Why would anyone sacrifice the chance of a liberal arts education for the benefit of the parsimonious and short-sighted? As WWII proved, under a command economy it has to be said, people were trained remarkable quickly to do all kinds of things regardless of gender, social background or educational attainment. If there is a will and the means to do so, there is a way. It’s about time British business started to invest in its own people rather than seeing them as a drag to put in the debit column. The upshot of this is clear. We are increasingly poorly trained people working on zero hours contracts in an increasingly non-productive capacity a reducing productive capacity and an increasingly subsistence-led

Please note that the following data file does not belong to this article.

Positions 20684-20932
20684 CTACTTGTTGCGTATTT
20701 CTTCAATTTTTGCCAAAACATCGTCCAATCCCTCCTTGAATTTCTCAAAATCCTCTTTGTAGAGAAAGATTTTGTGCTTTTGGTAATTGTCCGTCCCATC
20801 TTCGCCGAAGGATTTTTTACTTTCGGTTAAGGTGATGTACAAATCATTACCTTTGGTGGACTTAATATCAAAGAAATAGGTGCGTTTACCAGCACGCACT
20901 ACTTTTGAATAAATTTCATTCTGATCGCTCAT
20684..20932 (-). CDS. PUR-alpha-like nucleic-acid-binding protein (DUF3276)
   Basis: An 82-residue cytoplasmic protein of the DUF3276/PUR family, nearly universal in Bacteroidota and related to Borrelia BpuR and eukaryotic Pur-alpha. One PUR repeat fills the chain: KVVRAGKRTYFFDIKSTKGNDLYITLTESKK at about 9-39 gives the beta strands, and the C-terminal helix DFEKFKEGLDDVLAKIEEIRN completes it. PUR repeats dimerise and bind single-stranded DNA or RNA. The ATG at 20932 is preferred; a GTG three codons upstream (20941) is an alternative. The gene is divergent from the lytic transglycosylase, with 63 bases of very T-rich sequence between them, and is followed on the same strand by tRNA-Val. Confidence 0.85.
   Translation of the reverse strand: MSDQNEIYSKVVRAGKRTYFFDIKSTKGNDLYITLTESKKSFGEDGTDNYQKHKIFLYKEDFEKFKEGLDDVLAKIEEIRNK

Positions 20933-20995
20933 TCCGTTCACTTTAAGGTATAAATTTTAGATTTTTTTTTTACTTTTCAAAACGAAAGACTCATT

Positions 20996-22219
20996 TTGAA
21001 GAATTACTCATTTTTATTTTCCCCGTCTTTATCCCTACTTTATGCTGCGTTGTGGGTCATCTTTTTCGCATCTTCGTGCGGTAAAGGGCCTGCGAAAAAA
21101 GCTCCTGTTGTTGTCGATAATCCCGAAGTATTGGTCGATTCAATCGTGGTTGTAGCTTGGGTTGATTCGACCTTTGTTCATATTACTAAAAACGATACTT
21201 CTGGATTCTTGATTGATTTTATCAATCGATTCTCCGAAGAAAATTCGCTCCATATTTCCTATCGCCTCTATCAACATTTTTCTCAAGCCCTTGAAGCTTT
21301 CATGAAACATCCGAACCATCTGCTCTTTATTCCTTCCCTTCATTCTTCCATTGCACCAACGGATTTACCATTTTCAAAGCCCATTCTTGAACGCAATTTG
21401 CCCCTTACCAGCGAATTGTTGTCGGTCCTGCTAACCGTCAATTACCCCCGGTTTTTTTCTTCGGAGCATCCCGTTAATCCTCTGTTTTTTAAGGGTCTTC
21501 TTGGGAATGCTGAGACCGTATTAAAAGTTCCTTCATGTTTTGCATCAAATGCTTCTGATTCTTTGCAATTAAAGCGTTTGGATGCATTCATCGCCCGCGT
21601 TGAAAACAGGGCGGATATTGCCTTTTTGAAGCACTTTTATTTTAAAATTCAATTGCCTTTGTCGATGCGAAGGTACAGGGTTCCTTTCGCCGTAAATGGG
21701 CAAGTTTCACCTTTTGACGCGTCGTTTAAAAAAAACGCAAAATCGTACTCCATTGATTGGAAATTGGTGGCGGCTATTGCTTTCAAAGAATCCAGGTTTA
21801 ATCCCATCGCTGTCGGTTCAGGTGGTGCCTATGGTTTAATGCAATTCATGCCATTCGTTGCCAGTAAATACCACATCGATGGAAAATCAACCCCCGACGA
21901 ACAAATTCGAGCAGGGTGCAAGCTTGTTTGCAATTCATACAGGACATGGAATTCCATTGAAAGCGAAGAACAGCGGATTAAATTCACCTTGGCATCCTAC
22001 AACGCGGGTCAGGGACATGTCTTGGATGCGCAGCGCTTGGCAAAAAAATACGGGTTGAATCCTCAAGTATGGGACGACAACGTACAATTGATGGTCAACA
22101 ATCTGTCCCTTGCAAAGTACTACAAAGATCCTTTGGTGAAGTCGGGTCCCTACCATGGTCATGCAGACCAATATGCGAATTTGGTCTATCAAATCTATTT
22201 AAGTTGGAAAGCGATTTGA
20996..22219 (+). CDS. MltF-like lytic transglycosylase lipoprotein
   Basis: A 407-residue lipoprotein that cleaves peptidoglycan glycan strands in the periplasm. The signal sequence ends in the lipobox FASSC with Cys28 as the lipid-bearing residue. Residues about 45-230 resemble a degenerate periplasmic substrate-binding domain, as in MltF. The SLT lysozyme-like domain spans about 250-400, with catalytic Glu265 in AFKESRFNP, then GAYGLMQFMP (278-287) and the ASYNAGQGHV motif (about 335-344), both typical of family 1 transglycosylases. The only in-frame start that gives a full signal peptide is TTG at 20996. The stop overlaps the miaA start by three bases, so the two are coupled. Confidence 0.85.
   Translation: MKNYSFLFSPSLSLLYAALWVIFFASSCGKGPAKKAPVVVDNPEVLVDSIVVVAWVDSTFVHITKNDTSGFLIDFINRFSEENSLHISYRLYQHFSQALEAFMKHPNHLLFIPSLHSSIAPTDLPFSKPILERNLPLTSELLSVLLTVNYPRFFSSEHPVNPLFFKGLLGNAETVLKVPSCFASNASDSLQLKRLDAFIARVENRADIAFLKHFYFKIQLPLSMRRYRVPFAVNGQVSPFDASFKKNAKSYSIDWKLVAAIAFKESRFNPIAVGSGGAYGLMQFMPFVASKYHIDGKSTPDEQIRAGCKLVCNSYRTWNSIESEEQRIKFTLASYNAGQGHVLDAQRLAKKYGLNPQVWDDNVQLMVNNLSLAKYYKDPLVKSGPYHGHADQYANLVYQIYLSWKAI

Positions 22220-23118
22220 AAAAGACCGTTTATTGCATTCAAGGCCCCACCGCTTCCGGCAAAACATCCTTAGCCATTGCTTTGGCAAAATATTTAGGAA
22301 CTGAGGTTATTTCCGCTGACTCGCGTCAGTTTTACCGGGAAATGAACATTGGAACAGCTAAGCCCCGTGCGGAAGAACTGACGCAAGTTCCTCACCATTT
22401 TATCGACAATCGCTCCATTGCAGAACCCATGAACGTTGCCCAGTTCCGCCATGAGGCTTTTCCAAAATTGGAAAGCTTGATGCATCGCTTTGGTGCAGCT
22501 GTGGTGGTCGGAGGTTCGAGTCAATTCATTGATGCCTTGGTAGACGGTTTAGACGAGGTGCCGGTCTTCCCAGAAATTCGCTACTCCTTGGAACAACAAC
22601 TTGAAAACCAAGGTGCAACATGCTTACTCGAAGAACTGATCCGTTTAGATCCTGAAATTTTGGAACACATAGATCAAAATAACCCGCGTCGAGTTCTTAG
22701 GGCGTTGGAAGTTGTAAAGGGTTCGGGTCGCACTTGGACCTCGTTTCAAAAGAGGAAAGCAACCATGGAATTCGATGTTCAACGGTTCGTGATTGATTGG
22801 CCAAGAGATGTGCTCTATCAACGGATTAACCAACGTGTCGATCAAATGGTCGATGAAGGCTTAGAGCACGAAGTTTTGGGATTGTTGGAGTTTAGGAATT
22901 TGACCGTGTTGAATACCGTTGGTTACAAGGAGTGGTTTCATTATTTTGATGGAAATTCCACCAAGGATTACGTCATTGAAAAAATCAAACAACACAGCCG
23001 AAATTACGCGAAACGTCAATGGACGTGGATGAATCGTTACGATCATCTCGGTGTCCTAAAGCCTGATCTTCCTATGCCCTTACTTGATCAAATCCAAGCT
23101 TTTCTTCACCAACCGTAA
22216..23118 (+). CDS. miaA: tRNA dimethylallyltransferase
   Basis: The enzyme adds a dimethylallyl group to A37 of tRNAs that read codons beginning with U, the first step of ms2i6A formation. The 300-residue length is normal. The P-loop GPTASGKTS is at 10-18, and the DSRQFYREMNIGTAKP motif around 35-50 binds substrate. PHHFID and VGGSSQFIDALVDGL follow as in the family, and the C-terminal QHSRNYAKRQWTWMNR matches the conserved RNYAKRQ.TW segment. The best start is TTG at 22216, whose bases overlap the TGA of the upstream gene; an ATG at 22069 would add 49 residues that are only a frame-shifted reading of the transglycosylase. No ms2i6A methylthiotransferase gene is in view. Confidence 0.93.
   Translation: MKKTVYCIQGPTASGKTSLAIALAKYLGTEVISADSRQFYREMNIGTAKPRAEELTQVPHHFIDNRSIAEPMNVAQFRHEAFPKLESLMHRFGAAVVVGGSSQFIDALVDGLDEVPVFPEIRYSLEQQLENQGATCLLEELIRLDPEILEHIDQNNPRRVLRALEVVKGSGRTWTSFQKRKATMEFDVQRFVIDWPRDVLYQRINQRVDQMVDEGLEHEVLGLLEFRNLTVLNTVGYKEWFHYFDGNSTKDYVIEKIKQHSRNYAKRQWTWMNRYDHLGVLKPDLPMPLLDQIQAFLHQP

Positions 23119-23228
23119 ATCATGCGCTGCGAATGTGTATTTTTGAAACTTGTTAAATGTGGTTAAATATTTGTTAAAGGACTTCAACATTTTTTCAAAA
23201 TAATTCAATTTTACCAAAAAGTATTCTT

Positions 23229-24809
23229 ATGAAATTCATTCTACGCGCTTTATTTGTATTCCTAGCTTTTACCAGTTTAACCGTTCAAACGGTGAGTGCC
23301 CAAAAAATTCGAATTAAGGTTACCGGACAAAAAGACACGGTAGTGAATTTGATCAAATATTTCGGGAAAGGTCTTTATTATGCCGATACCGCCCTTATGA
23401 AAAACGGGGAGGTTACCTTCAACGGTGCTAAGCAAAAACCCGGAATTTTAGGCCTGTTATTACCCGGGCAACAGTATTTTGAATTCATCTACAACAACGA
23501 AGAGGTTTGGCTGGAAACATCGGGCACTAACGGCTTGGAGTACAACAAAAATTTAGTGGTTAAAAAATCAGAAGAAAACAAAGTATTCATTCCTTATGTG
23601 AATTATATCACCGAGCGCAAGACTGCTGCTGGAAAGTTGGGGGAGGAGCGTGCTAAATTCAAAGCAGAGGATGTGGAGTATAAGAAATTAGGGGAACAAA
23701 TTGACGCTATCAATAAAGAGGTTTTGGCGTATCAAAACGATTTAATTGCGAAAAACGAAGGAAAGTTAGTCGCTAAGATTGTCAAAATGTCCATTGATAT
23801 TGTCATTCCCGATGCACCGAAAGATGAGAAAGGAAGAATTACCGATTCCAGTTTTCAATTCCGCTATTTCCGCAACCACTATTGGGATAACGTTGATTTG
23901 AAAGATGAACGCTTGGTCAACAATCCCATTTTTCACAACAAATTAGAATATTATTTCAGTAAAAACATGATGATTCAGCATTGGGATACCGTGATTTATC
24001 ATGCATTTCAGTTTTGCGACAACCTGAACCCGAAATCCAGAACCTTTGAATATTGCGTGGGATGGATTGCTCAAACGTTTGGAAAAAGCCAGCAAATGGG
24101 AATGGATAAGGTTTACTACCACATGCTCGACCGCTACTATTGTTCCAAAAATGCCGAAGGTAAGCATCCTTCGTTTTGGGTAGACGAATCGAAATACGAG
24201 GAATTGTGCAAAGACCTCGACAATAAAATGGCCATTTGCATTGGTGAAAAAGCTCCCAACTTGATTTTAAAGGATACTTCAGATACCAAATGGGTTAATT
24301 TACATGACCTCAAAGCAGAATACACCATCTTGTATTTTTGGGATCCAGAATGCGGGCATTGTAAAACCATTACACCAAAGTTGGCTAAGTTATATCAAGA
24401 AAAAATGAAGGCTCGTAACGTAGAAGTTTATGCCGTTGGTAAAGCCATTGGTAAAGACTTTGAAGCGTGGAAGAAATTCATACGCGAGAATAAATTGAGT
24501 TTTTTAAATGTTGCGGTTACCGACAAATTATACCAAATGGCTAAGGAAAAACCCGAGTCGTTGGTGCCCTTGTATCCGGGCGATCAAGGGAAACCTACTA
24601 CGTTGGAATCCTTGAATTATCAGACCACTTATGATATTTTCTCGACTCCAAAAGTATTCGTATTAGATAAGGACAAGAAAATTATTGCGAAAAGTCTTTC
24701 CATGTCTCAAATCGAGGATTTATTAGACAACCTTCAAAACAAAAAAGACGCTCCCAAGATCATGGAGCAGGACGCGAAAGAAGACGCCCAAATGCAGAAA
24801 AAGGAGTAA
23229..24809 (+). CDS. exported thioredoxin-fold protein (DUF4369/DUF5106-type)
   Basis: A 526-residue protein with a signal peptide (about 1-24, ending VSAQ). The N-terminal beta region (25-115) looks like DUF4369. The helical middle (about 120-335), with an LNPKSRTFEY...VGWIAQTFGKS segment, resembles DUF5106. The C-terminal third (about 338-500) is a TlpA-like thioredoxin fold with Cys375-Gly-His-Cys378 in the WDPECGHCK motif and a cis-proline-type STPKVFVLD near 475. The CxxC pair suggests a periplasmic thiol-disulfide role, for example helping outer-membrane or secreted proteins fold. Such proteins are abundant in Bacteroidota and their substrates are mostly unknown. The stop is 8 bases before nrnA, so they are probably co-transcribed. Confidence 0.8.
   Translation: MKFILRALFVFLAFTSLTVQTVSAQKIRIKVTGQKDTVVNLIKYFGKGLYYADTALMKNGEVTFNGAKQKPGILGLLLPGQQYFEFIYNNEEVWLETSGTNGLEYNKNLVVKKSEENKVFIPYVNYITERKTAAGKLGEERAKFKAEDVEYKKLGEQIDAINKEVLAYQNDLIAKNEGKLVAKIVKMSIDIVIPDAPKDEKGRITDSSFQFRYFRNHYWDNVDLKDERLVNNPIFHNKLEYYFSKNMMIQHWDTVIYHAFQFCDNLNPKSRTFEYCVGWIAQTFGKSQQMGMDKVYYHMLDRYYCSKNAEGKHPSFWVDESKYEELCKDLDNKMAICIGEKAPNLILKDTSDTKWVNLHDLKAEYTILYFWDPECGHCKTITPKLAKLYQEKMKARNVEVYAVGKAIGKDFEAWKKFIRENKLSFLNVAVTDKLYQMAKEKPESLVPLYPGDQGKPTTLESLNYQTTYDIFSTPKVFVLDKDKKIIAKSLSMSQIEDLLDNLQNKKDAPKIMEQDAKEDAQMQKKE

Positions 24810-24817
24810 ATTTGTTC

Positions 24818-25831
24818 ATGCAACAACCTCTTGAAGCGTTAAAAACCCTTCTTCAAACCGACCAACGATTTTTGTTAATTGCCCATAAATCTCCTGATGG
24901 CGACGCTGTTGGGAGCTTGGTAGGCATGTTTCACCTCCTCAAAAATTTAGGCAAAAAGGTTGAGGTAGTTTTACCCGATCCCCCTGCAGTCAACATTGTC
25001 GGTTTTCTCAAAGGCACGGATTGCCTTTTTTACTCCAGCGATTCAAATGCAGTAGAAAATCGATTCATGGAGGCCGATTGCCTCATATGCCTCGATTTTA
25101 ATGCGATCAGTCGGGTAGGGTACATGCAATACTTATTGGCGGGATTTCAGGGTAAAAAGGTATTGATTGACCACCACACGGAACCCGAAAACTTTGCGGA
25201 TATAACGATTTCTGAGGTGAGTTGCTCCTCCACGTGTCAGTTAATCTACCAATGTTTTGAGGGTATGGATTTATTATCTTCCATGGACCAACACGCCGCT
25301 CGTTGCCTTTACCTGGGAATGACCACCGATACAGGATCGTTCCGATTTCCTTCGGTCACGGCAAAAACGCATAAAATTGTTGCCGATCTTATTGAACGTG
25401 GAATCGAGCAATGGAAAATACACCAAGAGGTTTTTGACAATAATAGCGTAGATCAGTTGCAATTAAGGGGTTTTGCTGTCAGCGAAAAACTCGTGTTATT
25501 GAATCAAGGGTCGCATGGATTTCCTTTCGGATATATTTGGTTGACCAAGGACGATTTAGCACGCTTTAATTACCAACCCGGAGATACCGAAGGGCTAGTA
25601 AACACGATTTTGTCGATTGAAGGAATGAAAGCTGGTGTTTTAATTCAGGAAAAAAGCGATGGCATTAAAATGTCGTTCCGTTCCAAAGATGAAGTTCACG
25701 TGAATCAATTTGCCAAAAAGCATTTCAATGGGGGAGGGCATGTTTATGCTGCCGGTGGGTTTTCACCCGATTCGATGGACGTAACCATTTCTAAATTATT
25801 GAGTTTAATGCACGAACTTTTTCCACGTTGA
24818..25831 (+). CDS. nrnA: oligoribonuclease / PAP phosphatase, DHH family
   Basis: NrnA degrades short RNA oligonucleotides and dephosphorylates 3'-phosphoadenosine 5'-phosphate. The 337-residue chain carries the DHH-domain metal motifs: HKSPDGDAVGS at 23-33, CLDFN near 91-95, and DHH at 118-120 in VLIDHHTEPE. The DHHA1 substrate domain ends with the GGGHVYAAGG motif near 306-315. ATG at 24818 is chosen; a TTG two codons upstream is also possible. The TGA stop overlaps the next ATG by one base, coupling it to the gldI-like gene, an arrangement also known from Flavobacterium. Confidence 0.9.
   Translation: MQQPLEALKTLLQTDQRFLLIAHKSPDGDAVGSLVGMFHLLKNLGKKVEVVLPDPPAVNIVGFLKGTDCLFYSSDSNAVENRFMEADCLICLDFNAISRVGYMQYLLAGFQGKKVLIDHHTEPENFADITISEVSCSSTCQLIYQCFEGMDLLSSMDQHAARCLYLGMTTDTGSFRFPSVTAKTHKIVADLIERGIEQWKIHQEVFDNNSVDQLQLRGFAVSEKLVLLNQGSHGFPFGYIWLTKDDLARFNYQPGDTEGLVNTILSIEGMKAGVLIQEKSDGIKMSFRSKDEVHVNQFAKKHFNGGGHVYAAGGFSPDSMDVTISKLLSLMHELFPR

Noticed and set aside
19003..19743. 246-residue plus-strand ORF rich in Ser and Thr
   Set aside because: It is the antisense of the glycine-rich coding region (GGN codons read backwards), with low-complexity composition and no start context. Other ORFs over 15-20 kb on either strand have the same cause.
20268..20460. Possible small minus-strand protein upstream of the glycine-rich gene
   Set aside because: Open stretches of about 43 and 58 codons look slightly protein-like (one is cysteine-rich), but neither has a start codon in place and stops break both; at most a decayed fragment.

• the viceroy’s gin

      So “business” is supposed to train people, while higher education teaches feminist underwater basketweaving? Is that it? That’s your story?

      Sorry, but yours just a confused blogpost, in conflict with itself. Athens wasn’t studying feminist underwater basketweaving, you may depend.

      • E Hart

        Why not? Some of them purport to be “Investors in People”. I know, they are already tied up like kittens in red tape…

        Most universities tend to offer subjects that are useful – if they didn’t no-one would want to attend them. So, stop talking drivel. What you need to consider is this; we have companies that don’t want to train people; don’t want to pay people; don’t want to be lumbered with tax or employer NI; don’t want to employ people (who are citizens) and which are all too often service-based, low-skill operations. We are in an idiotic low-value-added service loop – which when credit is hard to find – struggles to provide employment of any kind.